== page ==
(Note: NAM’s Executive Vice President Jay Timmons is blogging from the National Democratic Convention in Denver this week.)
The capstone event the NAM team attended on Wednesday was a reception hosted by the Third Way Democrats. Third Way is a group of thoughtful policy professionals who believe partisan politics get in the way of creative solutions.
NAM is a proud supporter of Third Way. Although we won’t always totally see eye-to-eye on all issues, the organization is one of the few in Washington willing to look past campaign rhetoric in order to bring together non-traditional allies to devise policy proposals to help real people in the real world, and make America more competitive.
Senator Tom Carper (DE) was in attendance. NAM’s CEO, John Engler, worked closely with Senator Carper when the two were Governors. That productive relationship has extended into their new leadership roles as they have collaborated on common sense proposals to reform our litigious legal system in order to reduce the cost of doing business in the United States.
Senator Blanche Lincoln (AR), another attendee, is expected to be a major player in the next Congress when tax reform proposals are offered. Senator Lincoln has a history of reaching out to stakeholders, and the NAM expects to work closely with the Senator and her staff next year on tax policies that will enable U.S. manufacturers to better compete and succeed against our major trading partners.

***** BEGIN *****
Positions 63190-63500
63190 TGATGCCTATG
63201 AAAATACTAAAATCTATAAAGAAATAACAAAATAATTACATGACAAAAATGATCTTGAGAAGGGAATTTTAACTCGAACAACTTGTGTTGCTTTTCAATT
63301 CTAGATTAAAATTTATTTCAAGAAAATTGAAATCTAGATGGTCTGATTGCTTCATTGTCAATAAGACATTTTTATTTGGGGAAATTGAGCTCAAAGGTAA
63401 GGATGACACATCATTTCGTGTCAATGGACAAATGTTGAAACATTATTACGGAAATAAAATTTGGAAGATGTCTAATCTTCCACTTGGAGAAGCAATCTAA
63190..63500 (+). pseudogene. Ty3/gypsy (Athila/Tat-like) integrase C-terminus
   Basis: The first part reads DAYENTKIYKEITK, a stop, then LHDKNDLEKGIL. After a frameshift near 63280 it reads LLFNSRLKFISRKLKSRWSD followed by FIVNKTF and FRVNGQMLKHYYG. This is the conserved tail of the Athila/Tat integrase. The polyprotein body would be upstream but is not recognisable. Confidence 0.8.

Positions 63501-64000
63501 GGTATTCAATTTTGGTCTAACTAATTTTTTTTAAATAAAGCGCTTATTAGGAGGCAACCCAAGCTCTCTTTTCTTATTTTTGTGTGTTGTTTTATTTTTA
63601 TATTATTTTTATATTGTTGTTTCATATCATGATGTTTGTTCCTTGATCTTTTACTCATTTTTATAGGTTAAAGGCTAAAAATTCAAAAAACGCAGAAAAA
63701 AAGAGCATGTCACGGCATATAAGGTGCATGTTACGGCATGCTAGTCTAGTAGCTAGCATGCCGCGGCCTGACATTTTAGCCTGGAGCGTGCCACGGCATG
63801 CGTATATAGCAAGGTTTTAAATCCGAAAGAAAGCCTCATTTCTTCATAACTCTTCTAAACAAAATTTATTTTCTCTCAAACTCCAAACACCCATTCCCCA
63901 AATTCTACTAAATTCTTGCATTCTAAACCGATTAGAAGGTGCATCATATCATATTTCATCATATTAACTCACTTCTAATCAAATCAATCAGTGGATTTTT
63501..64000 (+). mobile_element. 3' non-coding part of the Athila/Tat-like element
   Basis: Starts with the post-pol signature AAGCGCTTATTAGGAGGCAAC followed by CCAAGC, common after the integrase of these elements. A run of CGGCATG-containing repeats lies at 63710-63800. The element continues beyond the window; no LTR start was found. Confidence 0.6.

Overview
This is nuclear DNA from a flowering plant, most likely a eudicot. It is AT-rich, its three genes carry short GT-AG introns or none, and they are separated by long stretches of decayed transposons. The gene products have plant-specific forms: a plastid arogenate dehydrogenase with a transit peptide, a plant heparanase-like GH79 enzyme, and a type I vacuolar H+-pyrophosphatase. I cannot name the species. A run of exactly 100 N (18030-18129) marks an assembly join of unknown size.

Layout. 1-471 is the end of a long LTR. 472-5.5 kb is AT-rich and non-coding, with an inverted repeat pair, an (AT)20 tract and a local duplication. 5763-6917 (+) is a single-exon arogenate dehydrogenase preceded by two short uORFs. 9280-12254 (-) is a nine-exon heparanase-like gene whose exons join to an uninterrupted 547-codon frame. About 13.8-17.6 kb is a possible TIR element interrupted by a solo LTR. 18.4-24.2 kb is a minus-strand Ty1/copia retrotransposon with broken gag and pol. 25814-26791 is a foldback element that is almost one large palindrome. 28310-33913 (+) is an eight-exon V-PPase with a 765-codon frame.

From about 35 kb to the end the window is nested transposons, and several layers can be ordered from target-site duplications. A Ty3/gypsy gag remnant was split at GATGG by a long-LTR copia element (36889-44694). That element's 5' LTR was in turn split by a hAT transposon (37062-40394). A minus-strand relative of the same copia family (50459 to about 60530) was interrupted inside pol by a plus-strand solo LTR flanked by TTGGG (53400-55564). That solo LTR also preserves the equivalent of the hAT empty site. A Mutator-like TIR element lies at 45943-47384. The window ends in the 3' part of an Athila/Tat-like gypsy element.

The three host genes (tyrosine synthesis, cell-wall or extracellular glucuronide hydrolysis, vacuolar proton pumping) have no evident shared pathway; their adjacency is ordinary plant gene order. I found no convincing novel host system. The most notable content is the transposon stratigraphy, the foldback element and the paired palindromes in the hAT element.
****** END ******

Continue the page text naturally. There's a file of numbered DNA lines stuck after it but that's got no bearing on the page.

Free trade, in particular, is an area where the Third Way can make an extraordinarily positive impact next year. The NAM has been actively working with the group to craft meaningful proposals to advance pending trade agreements, pursue new agreements that would open additional markets to U.S. products, reduce non-tariff barriers, and enforce our existing agreements.
Third Way is clearly in touch with members of their party: Fully 62 percent of Democrats say they benefit from free trade, according to a nationwide poll conducted by the Consumer Electronics Association this month. Data released today by the Commerce Department explains why this perception is a reality. Second quarter Gross Domestic Product figures show a stronger than expected 3.3 percent annual rate of increase in real GDP. Exports contributed 1.65 percentage points of that 3.3 percent growth. And “net exports” (trade balance – exports minus imports) contributed 3.1 percentage points of that 3.3 percent growth, because real imports (price-adjusted) fell.
Third Way Democrats understand free trade works. Hopefully their philosophy and the realities of the positive impact of free trade will prevail after the campaign rhetoric subsides.
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